Identifying the normal cell from which a tumor originates is crucial to understanding the etiology of that cancer. However, retrospective identification of the cell of origin in cancer is challenging because of the accumulation of genetic and epigenetic changes in tumor cells. The biologic state of the cell of origin likely influences the genetic events that drive transformation. We directly tested this hypothesis by performing a Sleeping Beauty transposon mutagenesis screen in which common insertion sites were identified in tumors that were produced by mutagenesis of cells at varying time points throughout the T lineage. Mutation and gene expression data derived from these tumors were then compared with data obtained from a panel of 84 human T-cell acute lymphoblastic leukemia samples, including copy number alterations and gene expression profiles. This revealed that altering the cell of origin produces tumors that model distinct subtypes of human T-cell acute lymphoblastic leukemia, suggesting that even subtle changes in the cell of origin dramatically affect genetic selection in tumors. These findings have broad implications for the genetic analysis of human cancers as well as the production of mouse models of cancer.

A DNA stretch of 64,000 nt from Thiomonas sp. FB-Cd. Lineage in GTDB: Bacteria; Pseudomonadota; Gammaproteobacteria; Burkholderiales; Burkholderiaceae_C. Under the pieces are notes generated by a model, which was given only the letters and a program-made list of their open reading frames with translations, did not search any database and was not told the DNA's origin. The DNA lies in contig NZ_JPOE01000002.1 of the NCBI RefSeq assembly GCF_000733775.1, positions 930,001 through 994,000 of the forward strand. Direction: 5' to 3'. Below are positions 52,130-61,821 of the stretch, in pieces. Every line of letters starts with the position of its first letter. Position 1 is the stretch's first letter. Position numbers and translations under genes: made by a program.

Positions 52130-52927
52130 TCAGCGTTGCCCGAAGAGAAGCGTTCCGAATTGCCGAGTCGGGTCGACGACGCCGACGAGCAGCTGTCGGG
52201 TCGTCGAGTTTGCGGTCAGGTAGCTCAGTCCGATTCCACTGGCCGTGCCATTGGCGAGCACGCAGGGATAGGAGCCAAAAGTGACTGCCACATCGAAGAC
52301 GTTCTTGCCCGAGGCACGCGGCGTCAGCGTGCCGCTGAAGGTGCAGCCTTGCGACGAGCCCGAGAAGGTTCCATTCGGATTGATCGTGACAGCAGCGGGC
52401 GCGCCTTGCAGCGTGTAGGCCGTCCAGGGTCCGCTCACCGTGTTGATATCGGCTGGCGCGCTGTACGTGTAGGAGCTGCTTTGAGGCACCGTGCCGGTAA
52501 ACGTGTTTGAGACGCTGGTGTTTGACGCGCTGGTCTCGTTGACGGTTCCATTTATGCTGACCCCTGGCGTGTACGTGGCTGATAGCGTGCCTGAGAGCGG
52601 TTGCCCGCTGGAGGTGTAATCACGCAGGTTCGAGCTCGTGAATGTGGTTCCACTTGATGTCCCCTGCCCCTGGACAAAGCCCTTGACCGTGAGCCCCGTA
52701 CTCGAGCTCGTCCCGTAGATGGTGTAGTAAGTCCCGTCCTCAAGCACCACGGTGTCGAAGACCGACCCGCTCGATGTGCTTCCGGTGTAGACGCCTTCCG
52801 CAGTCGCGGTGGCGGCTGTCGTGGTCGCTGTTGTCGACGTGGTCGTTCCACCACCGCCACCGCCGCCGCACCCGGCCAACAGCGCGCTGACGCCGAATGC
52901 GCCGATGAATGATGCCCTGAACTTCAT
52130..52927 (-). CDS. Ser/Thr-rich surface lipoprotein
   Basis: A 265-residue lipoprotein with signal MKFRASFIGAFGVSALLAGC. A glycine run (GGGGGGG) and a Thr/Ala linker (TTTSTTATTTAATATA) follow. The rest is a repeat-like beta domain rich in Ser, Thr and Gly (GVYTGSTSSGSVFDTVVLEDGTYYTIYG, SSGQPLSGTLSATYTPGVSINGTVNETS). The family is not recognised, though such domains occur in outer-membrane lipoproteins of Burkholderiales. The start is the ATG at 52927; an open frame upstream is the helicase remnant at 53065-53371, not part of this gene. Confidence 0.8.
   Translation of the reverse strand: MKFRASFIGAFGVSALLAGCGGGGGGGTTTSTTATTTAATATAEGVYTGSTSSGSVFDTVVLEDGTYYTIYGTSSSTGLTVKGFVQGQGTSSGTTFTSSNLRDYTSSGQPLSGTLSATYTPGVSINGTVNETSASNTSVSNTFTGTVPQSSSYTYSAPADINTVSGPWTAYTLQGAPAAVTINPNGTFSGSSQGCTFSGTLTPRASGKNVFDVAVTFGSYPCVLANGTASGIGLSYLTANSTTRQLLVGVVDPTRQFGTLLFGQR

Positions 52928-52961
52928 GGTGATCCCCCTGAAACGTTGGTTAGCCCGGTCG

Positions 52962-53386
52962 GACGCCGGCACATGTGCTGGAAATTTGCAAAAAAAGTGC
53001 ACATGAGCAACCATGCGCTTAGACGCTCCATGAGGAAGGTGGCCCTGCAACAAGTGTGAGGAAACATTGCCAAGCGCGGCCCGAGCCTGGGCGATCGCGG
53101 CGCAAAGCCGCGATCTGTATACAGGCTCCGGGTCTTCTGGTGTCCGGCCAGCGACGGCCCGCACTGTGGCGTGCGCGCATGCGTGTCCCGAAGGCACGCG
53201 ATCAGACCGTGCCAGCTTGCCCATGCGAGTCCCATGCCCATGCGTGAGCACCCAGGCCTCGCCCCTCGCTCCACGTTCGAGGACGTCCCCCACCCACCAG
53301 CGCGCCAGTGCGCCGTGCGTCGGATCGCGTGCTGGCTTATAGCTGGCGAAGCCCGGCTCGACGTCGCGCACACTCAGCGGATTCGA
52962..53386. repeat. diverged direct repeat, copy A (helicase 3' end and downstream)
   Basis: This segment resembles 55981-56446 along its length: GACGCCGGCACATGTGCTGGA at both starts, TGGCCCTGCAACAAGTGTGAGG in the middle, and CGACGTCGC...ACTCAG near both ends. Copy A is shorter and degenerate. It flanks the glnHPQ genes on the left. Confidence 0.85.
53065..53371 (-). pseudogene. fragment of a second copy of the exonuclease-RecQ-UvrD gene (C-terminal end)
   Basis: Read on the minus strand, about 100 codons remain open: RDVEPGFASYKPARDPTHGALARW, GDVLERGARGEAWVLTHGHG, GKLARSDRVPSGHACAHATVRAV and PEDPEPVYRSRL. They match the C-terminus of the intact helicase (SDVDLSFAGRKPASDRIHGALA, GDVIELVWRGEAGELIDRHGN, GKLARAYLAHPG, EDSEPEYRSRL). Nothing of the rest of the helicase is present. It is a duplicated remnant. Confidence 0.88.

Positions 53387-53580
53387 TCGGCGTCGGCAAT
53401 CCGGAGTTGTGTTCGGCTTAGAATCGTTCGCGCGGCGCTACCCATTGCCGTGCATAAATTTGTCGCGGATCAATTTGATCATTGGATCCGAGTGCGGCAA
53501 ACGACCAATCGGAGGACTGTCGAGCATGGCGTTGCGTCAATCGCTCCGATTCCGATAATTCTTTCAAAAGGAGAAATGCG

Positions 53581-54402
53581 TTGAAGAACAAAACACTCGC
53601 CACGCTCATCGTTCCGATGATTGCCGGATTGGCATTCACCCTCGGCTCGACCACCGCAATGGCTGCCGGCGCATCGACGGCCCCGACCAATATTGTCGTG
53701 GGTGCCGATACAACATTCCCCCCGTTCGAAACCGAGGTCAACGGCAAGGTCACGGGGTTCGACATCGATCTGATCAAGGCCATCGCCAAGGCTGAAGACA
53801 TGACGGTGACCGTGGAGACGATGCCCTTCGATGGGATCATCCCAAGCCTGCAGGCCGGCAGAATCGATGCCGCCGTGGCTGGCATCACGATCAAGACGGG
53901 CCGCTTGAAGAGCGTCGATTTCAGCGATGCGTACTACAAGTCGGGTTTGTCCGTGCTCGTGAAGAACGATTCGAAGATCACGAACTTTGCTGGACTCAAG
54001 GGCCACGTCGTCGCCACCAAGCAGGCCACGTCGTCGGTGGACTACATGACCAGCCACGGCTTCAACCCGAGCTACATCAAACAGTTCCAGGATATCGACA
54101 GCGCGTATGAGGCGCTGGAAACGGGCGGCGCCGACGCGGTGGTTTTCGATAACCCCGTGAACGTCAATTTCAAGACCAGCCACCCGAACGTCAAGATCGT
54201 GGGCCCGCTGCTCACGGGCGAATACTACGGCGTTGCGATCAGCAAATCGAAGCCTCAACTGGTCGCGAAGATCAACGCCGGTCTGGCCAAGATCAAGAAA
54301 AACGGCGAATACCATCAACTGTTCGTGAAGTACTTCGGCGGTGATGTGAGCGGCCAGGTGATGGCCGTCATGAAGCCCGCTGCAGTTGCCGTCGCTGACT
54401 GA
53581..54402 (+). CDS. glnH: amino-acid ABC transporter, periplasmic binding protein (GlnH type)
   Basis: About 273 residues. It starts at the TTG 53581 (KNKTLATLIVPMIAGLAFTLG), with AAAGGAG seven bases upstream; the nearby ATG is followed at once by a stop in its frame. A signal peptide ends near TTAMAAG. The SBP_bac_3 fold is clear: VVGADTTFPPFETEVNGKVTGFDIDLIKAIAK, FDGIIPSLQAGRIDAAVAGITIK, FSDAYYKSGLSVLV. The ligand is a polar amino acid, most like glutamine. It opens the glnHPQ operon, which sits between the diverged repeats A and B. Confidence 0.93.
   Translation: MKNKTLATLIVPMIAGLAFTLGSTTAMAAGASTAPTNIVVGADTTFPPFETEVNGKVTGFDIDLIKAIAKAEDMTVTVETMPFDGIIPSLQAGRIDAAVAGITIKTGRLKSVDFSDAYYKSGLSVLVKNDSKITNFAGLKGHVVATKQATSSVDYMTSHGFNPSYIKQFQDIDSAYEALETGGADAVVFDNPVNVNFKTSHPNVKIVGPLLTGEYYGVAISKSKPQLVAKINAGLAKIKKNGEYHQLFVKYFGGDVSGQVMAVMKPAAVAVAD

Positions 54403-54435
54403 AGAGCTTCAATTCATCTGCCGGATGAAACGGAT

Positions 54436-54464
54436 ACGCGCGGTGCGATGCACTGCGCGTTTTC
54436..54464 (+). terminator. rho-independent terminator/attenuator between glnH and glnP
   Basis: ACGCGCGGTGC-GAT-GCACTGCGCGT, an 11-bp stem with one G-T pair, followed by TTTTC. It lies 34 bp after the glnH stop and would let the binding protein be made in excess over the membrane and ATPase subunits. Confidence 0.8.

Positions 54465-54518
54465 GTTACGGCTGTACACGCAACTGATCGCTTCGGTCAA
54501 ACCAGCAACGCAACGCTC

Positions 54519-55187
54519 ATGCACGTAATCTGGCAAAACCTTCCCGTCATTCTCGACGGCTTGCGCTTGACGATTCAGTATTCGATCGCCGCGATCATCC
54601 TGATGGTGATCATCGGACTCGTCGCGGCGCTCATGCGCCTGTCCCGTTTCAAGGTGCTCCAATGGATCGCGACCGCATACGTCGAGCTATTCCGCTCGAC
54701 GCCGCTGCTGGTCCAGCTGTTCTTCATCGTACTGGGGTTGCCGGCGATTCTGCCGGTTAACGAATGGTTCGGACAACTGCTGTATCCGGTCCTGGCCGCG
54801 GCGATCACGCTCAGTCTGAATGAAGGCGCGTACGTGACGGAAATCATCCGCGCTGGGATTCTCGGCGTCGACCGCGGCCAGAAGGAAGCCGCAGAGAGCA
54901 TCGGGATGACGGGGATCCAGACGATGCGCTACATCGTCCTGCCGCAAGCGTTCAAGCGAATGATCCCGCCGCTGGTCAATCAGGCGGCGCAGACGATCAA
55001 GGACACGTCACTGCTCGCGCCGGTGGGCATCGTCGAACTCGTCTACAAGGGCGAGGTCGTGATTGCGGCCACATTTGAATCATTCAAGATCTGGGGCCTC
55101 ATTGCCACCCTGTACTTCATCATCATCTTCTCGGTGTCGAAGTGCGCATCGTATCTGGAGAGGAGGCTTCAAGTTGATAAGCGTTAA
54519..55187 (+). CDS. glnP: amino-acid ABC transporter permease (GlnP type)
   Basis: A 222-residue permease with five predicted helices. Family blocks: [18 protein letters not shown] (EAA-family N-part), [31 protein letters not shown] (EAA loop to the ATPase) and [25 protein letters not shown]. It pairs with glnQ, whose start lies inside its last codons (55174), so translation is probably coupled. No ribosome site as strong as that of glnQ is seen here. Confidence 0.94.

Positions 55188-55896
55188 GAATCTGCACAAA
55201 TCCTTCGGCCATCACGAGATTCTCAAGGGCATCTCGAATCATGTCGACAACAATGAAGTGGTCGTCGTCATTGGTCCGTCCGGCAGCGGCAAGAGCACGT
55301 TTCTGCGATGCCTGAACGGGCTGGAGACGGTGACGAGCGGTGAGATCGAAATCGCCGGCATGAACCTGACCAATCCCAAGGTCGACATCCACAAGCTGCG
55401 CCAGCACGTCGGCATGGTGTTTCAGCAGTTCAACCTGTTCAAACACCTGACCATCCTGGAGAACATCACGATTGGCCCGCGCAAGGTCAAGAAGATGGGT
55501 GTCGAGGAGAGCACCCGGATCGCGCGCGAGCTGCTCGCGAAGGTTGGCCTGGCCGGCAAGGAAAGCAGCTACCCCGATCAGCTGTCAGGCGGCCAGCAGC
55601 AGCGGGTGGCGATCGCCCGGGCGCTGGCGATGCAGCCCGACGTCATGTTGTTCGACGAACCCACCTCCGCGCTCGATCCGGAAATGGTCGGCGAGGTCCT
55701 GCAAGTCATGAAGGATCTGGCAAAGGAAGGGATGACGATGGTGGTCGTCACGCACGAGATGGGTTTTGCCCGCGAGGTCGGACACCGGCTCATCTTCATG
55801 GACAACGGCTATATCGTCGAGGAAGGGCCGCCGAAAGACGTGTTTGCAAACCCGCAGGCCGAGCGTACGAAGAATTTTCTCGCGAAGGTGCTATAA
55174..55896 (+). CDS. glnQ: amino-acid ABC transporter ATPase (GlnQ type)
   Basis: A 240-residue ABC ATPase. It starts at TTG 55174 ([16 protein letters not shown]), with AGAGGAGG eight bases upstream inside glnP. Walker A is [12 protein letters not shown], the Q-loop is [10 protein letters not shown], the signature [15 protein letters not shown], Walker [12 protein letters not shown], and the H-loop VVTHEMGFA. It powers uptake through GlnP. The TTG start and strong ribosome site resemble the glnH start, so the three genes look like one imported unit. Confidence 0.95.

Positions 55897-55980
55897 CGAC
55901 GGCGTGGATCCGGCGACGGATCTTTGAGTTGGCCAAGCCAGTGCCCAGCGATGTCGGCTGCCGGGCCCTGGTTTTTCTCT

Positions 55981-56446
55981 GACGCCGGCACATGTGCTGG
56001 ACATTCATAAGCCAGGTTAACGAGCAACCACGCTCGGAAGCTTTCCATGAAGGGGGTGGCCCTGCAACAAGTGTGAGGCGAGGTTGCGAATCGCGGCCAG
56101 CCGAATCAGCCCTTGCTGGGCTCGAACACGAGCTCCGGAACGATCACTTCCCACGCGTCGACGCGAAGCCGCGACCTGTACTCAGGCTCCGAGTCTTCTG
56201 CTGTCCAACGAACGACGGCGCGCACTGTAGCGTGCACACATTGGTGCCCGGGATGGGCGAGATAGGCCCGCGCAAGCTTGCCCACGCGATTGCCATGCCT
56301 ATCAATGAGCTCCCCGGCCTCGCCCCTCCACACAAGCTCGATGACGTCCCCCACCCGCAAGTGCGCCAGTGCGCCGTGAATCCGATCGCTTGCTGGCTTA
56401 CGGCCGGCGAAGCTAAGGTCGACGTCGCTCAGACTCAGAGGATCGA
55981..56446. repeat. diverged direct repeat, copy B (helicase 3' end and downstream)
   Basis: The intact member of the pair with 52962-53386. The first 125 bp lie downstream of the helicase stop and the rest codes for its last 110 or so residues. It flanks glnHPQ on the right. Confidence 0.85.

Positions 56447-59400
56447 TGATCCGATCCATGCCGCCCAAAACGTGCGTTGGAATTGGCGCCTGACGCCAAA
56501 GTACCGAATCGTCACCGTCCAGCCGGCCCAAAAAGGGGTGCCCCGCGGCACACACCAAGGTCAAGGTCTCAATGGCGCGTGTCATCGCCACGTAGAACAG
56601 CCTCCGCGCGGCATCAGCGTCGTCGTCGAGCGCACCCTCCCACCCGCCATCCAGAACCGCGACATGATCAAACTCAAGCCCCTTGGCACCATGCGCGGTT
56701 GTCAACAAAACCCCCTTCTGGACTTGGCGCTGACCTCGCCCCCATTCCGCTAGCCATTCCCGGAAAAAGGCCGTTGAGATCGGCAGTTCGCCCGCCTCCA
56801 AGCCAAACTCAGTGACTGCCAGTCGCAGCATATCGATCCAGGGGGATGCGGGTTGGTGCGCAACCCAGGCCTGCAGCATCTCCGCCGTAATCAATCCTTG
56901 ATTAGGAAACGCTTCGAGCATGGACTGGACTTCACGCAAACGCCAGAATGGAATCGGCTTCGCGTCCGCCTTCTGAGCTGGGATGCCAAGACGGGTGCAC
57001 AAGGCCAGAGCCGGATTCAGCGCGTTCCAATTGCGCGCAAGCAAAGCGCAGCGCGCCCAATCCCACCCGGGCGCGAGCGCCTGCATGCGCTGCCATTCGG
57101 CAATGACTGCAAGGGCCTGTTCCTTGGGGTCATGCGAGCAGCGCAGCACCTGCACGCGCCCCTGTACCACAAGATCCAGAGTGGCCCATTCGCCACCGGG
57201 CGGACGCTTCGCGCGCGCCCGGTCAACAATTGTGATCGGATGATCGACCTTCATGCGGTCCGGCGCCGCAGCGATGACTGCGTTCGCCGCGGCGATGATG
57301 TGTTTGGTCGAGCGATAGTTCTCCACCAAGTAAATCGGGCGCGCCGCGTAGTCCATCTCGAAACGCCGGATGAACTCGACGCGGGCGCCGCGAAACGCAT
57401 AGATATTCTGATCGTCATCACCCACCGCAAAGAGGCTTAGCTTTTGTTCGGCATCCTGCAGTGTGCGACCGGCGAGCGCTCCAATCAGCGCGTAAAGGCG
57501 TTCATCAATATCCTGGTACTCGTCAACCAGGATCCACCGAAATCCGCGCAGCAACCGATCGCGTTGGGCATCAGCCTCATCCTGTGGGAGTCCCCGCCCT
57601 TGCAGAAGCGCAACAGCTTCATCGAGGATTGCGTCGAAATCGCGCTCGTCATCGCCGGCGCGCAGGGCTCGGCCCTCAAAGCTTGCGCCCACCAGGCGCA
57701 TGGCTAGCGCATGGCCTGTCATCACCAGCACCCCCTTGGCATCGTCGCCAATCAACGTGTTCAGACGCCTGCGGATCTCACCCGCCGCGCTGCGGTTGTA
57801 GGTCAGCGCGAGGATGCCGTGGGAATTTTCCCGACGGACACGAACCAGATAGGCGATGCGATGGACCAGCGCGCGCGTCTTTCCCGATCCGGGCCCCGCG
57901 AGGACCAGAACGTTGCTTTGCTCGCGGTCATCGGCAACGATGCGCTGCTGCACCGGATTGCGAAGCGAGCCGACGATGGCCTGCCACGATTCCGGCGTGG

ASJC Scopus subject areas
- Cell Biology